Emergency Care
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Emergency Care
Published:
11/22/2013
Format:
Perfect Bound Softcover
Pages:
290
Size:
6x9
ISBN:
978-1-49081-400-1
Print Type:
B/W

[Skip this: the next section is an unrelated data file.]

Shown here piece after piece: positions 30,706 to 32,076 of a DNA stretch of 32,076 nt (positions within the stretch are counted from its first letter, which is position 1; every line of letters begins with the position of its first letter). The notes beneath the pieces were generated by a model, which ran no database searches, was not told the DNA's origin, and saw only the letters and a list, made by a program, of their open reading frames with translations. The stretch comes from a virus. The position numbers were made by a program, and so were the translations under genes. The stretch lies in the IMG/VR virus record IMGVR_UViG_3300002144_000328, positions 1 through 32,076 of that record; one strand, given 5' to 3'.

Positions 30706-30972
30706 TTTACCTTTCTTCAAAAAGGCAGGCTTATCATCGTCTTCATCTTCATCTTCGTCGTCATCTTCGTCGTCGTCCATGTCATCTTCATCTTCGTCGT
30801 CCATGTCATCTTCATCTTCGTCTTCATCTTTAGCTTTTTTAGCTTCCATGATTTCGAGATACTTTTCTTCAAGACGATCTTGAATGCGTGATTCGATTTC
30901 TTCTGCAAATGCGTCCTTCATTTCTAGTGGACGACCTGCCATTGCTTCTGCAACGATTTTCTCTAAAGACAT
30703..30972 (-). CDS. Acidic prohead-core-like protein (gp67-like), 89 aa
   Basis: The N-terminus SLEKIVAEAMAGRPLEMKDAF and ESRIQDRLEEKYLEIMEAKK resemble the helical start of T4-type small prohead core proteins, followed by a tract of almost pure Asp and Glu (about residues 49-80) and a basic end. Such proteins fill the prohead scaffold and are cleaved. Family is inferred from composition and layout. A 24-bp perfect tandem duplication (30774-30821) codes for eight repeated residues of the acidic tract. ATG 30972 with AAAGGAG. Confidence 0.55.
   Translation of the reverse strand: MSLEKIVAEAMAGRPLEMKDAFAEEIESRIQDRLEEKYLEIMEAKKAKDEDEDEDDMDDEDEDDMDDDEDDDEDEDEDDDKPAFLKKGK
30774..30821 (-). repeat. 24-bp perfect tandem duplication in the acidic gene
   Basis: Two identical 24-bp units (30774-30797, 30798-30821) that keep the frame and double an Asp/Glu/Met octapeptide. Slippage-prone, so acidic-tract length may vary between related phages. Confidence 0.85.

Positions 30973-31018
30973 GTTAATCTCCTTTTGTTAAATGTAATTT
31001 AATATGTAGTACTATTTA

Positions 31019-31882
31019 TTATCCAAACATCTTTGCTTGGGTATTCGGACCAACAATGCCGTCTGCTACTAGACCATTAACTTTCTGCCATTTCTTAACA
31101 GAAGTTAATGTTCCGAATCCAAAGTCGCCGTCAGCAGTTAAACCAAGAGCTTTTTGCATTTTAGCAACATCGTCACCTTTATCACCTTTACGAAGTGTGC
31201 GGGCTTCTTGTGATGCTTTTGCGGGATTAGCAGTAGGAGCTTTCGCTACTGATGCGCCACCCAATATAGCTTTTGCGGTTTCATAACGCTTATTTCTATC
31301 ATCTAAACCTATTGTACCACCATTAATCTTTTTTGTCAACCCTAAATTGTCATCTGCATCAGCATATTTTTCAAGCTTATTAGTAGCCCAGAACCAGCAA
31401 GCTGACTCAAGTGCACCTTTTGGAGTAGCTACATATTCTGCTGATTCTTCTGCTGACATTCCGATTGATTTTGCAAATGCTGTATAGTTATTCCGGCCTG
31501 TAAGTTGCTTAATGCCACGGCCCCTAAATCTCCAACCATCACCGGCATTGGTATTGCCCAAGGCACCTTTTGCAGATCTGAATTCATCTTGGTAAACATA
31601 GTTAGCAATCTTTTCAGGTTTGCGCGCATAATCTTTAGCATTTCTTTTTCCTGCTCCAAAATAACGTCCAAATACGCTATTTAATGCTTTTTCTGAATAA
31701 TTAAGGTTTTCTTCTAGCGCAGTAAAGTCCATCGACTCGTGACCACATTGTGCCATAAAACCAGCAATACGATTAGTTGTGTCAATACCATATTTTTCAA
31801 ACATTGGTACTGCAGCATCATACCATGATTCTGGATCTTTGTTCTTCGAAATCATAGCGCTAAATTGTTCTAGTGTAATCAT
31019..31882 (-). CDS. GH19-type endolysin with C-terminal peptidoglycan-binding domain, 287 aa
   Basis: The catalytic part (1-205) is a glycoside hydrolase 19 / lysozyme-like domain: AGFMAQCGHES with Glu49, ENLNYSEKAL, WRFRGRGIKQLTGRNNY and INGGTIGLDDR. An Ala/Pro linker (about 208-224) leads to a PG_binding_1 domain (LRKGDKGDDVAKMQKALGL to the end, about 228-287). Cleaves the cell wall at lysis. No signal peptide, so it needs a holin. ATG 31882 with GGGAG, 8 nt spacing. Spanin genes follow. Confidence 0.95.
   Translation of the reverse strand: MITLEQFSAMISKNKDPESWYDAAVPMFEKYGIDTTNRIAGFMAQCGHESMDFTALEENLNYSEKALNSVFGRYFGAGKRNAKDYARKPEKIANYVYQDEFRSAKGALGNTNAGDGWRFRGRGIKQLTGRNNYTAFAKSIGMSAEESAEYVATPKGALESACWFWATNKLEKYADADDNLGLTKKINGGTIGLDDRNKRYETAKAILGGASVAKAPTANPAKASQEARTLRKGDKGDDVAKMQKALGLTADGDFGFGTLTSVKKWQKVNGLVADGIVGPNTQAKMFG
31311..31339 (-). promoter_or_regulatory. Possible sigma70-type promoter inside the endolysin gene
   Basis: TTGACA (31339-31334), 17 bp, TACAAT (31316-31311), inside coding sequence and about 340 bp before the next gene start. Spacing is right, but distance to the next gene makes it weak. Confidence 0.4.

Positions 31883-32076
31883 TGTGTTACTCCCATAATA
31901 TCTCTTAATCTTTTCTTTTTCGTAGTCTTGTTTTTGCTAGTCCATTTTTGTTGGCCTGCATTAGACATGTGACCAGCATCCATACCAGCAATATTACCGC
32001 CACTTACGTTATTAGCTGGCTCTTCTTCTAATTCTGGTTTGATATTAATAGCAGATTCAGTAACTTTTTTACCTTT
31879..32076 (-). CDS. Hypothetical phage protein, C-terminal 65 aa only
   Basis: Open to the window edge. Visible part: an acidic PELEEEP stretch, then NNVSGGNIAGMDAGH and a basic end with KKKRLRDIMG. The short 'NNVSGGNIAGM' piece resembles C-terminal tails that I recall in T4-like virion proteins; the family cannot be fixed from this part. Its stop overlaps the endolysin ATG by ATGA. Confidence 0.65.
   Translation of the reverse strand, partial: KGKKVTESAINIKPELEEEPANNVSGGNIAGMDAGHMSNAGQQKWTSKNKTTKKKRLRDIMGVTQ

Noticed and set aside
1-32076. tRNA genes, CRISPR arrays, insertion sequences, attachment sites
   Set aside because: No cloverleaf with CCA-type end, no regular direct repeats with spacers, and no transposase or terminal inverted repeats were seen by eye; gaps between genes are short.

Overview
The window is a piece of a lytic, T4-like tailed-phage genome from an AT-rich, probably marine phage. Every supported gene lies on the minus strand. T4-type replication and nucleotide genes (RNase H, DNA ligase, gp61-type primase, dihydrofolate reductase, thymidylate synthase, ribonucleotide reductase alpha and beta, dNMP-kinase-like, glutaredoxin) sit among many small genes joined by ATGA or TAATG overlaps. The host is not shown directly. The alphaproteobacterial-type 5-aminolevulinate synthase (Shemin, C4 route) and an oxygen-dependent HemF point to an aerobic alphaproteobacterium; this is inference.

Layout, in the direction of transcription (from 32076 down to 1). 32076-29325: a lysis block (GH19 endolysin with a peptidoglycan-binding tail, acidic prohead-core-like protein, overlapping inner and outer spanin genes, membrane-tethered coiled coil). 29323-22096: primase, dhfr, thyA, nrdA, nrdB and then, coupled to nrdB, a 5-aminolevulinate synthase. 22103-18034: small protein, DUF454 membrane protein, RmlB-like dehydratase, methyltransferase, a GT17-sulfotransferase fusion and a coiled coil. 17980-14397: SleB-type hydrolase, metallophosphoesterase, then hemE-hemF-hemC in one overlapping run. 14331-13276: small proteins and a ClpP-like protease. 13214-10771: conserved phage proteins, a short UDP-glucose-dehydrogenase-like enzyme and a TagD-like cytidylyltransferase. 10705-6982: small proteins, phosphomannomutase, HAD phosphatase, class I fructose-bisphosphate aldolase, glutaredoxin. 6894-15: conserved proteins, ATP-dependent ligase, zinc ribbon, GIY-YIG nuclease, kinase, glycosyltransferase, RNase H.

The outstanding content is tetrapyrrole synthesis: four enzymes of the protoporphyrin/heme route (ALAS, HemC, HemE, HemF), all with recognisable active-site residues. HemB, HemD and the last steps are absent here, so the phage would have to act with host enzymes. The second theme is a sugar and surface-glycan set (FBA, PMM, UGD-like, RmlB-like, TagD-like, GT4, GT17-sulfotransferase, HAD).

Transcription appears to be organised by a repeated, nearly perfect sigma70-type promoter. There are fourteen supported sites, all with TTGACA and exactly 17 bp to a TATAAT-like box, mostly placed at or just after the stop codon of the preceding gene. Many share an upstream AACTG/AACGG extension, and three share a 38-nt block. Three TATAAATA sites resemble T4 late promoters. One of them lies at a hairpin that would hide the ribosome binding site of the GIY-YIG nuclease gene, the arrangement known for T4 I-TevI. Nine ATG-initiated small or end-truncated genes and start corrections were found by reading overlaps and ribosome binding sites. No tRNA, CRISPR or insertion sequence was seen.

In Mexico, Hurricane Bertha flattened tobacco crops and coffee bean fields and demolished entire villages. Then suddenly she turned northward—a surprising act that had not been foreseen by meteorologists. After twelve hours, the winds that had reached 180 miles per hour would slow, and the storm would die. But before that, Bertha would terrorize the unsuspecting residents of a South Texas hospital and the bank robbers holding them hostage. It is a toss-up whether nurse Sidney Shelton is more afraid of the thugs or the hurricane. For hours the captors threaten and brutalize the hostages. Sidney wonders whether they will be dead or alive when the robbers leave. What can she do to protect her six-year-old son and friends from harm? God sends her unexpected help from a Mexican cop and a soldier with post-traumatic stress disorder. This novel is recommended for book clubs that enjoy a good thriller and individuals who seek theological reflection. Discussion questions are at the end of the novel.